Discover more from Steve’s Newsletter
Circular Product Design
Lessons learned from from a product designer
I was recently in a group talking about the Circular Economy and we were visited by a guest speaker, Mark Hester, Co-Founder of The Imagination Factory. Mark gave us his first-hand insights of the challenges with circular product design.
My takeaway… there’s always a compromise!
Mark talked about two products. I’m slightly mixing the two stories, but bear with me...
The brief from one of the Clients was ‘sustainable materials’. What does that mean? Should he use recycled content, make the product reusable or recyclable, minimise material, manufacture locally, or anything else under that banner? He managed to tease out that the ideal was to be circular - use recycled materials, that could be recycled again in the future.
Whilst this ambition is great, has anyone spotted the flaw in the brief? Recycling is still the lowest form of resuse in the circular economy. So we still have a long way to go.
I wonder, was the brief lacking the piece on reuse deliberately or did the Client lack knowledge and just consider recycling the pinnacle of circularity without realising?
Mark told us how there are many, many types of plastics, and the characteristics and performance varies. One of the products was for food stuff, the other was to house an electrical component - the choice of specific plastic was different for each.
The food stuff product needed a rubberised element for grip. We heard how rubber is not recyclable yet, and this was a dead-end for the product in terms of being truly circular. So the compromise, make the rubber piece separate/detachable. In fact, there was a design positive here, because the ability to separate the rubber element would make this food related item easier to clean.
I questioned whether Mark was putting convenience above circularity with the rubber element. He assured me this was carefully considered with the Client who felt strongly that the rubber grip element was fundamental. More on the rubber later.
I found the talk from Mark highlighted to me a question that I see regularly in construction and development… how to balance circularity with low carbon. Sometimes these counteract rather than compliment each other. I still don’t think we understand the subtleties well enough - instead we follow our instinct or crude estimates. What do I mean, well…
Should you design for minimal material? That would be low carbon (and low cost), but the item might have thin walls and be less robust. If the end goal is only to recycle, then perhaps this is OK. But if you want the product to be reused, then it should surely be robust, perhaps with thicker walls?
How might the items (or its components) be reused in the future? If there is a possibility of these items being used for other things, perhaps the design should be more basic, more standard. Does that mean Mark should remove all the ‘design flare’ and tiny details, to make the product more generic? Or perhaps make it bigger (more material again?), to be a standard size and more likely to be reused?
On a commercial point, Mark explained how plastic is very low value in the eyes of recyclers. So what? Well this led him to consider using metal within the design (even though plastic could have performed the same function), to increase the attractiveness of the item to a future recycler. Mark was quick to point out that using metal would be additive in benefit too, for example reducing the quantity of plastic or increasing robustness. If metal was to be used, of course it would need to be easily removable.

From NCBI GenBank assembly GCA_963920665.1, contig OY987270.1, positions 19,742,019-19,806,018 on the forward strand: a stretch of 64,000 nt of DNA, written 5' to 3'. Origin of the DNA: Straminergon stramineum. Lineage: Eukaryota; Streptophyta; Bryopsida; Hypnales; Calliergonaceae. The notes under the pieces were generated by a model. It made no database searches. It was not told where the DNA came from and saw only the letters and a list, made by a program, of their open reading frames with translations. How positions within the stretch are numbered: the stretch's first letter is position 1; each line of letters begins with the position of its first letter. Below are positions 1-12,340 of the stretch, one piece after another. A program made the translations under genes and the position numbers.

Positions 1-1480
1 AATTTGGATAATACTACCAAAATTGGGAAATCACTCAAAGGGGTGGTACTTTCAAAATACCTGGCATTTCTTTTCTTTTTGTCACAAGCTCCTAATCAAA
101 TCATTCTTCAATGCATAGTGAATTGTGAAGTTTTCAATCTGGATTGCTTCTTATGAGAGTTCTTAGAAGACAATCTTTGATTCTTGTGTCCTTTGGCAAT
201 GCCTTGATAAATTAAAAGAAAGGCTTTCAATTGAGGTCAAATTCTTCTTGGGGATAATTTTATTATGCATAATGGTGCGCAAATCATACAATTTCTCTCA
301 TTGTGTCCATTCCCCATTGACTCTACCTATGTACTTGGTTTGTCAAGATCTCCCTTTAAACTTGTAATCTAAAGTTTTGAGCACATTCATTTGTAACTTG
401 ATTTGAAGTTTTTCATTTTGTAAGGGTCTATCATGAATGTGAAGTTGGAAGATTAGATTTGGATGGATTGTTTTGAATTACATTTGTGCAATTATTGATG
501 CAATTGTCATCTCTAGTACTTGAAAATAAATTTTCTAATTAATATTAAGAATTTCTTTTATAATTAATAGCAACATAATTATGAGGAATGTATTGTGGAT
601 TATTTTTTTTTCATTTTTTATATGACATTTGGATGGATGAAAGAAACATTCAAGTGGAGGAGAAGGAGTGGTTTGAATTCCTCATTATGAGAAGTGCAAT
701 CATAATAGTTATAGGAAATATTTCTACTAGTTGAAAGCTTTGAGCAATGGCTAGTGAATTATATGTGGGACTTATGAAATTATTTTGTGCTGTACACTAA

Pricing & Product
Back to the rubber…
I asked Mark why the rubber piece wasn’t sold separately, as this was clearly a user preference thing - based on how someone considered they would use/hold the item (one-handed with help from the rubber grip on a table, or two-handed with no need for the rubber piece). Nice idea I was told, which would help limit the amount of non-recyclable rubber being made, consumed, sent to waste.
But, money rules the world. I was given a lesson in the commercials of manufacturing, supply and demand. If 100 pieces of the plastic part were made, how many of the rubber items should be made? What if they were short of rubber items, this would affect ability to sell the primary product, reducing profit margins. Long story short, life is simpler, costs are cheaper and numbers are more predictable if you make 100 plastic pieces and 100 rubber pieces. Unfortunately this means you’re getting a rubber grip whether you need it or not, and you never even know there could have been a choice.
Will these things actually be recycled?
My final question (I know, I asked a lot of questions), was whether anyone would even recycle such products. A reminder, one was to hold food stuff (baby food), the other was to house a piece of electronics.
I posed a view that if I were at home looking to ‘get rid’ of either of those items, I would look at my recycling bins and very quickly discount them as not suitable, instead concluding through elimination that there was only one place for them… the household waste bin, heading to… landfill. The whole group agreed. We just don’t understand the rules around recycling, nor do we know what can or cannot be recycled. I’m not sure how to solve this… better labelling on the products?
It’s great that Mark is pushing this and that Clients are asking for circular products, but there is still clearly a long way to go.
I also think that being fully circular should not be the aim. The aim should be to find the right balance of low carbon, best product and circularity… with some sort of embedded clear instruction on how to dispose, recycle or reuse.
Then there is compromise. Is this a] compromise of convenience for the user (no rubber grip); or b] compromise of the brief (not fully circular); or c] compromise of profit (rubber sold separately).